Ride Em Cowboy!

Posted: March 10, 2012 in Culture, Idle Nonsense

I listened to The Soldier’s Tale (French: L’Histoire du Soldat) by Igor Stravinsky recently and mused lightly over the narration where the Soldier and the Devil board a train that steams perilously out of control.  It reminded me of a short story by Nathaniel Hawthorne called The Celestial Railroad with a similar episode: a runaway locomotive. Both are allegorical morality tales told through use of heavy and obvious metaphor, dating from the Early Modern Period when the Mechanical Age was getting into full swing. Without getting bogged down in their differences, the locomotive as a transporter of large masses of people is a curious commonality, which on reflection may be an expression of a very human desire to harness power that insightful artists warn may ironically turns on us and take us on a ride.

The desire to ride something starts early in childhood: playing horsie. It’s reinforced over and over with wagons, shopping carts, miniature trains at the zoo, carousels and Ferris wheels, water slides, and in late adolescence, really aggressive amusement park thrill rides. Cars become thrill rides for new drivers, who invariably push limits to test and develop their skills. Horsemanship and rodeos find us engaging with animals rather than machines, but the underlying symbolism of taming animal wildness or harnessing machine power are present in all these examples. Another “ride” possessed of latent power is human sexuality, and many of us have found our behaviors — even those heavily restrained — turned against us.

Connecting all these instances into a cohesive thesis is probably beyond my patience or expertise, but I sense there is something there, lurking beneath the surface. In the world we now have, most of us city dwellers have little or no experience riding animals but lots of ridership on machines, especially cars and airplanes. The symbolic act of taking a ride extends much further, though, e.g., casino gambling, the stock market, the course of personal relationships, accelerating technological and demographic change, and the tumults of history. Some of us with nothing left to lose, no view of an improved future, or an abiding nihilism might actually be inclined to insist, “Let’s go! Ride that bitch!” It’s not just the mechanical bull in a Western-themed bar for fun and games.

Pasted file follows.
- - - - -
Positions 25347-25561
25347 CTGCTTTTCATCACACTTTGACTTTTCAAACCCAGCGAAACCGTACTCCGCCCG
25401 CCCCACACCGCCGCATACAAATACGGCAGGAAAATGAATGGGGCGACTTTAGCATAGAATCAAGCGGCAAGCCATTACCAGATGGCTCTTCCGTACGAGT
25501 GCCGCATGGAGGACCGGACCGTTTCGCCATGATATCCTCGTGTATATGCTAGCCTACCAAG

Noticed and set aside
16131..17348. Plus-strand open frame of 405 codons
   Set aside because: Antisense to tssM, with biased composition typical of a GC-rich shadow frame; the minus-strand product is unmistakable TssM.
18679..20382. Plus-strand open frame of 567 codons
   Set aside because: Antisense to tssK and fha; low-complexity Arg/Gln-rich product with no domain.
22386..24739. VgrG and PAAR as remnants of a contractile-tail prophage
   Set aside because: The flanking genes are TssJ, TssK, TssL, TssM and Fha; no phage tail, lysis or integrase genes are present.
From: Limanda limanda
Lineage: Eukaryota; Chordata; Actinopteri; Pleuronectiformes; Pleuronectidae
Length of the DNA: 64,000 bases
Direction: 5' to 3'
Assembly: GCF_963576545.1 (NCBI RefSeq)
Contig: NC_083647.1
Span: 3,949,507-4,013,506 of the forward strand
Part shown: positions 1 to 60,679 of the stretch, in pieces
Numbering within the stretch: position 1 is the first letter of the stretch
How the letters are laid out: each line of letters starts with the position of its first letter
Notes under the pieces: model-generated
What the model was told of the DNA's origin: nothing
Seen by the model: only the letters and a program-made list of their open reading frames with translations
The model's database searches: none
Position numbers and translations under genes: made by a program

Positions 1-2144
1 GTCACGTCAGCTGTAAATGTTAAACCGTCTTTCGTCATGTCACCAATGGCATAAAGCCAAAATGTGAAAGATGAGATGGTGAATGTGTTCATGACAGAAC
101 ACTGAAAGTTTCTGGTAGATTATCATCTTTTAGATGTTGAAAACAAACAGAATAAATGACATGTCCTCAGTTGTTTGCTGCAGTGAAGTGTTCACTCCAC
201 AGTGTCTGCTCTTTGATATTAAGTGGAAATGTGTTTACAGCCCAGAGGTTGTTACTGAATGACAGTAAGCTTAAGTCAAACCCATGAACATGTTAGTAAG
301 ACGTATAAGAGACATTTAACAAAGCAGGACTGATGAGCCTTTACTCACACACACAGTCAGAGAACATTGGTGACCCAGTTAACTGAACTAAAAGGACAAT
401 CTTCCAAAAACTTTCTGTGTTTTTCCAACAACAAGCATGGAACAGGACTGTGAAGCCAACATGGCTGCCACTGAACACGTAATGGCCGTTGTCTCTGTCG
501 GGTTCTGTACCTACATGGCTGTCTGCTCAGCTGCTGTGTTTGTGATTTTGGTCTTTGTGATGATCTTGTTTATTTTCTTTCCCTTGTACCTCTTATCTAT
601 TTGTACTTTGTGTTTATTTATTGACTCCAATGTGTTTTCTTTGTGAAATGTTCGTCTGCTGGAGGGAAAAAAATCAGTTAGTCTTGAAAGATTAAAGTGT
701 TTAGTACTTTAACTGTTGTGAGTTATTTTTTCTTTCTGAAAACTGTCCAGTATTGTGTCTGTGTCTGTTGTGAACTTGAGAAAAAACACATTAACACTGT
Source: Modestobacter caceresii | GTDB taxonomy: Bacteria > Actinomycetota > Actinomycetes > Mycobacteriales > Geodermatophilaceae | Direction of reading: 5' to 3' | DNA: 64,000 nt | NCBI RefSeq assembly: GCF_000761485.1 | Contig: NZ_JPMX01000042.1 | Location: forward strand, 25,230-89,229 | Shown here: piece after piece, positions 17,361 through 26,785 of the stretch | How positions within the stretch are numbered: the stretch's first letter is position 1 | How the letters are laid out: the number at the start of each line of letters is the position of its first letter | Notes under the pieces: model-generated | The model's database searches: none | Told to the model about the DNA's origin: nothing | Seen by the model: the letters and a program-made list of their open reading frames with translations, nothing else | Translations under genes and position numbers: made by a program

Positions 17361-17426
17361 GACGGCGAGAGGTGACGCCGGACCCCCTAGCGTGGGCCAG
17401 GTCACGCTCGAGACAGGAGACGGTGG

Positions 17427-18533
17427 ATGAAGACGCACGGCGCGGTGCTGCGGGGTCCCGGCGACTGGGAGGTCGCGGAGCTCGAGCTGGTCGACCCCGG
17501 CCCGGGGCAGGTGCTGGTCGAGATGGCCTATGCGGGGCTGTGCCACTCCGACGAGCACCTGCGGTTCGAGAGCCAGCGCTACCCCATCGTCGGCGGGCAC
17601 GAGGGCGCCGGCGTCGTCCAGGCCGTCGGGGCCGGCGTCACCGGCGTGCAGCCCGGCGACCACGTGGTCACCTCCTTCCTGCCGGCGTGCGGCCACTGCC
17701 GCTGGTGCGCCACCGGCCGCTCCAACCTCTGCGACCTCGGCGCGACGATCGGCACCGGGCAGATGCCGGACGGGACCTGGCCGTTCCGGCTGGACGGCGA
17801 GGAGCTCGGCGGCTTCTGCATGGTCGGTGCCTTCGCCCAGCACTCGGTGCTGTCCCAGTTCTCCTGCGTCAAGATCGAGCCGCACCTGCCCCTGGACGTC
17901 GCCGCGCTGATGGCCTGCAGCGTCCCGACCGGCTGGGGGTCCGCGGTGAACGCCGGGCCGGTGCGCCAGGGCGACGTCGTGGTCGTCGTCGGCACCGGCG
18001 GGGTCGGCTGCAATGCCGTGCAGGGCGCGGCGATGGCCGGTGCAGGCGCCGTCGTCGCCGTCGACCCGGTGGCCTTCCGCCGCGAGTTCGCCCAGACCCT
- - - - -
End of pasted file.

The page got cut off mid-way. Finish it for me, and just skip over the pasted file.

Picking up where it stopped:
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Comments
  1. kulturcritic says:

    I would venture that the “thrill” of riding the horsie goes back to a very primitive (phylogenetically and ontogenetically) desire to enter into trance, the giddy-up rocking motion of the horse (real or wooden) giving one a sense of being beside oneself (an ecstatic flash, if you will). In fact, in shamanic trance, the horse headed stick is used across diverse cultures to represent the shamans ecstatic flight. Just a thought….

    • Brutus says:

      Good insights. Rocking horses and hobby horses definitely fit the idea I’m hinting at. I didn’t mention bicycles and motorcycles, which have horse-like aspects. And the fact that the train engine was called the Iron Horse may perhaps be suggestive of something deeper than the direct comparison between power sources used in 19th-century modes of transportation.

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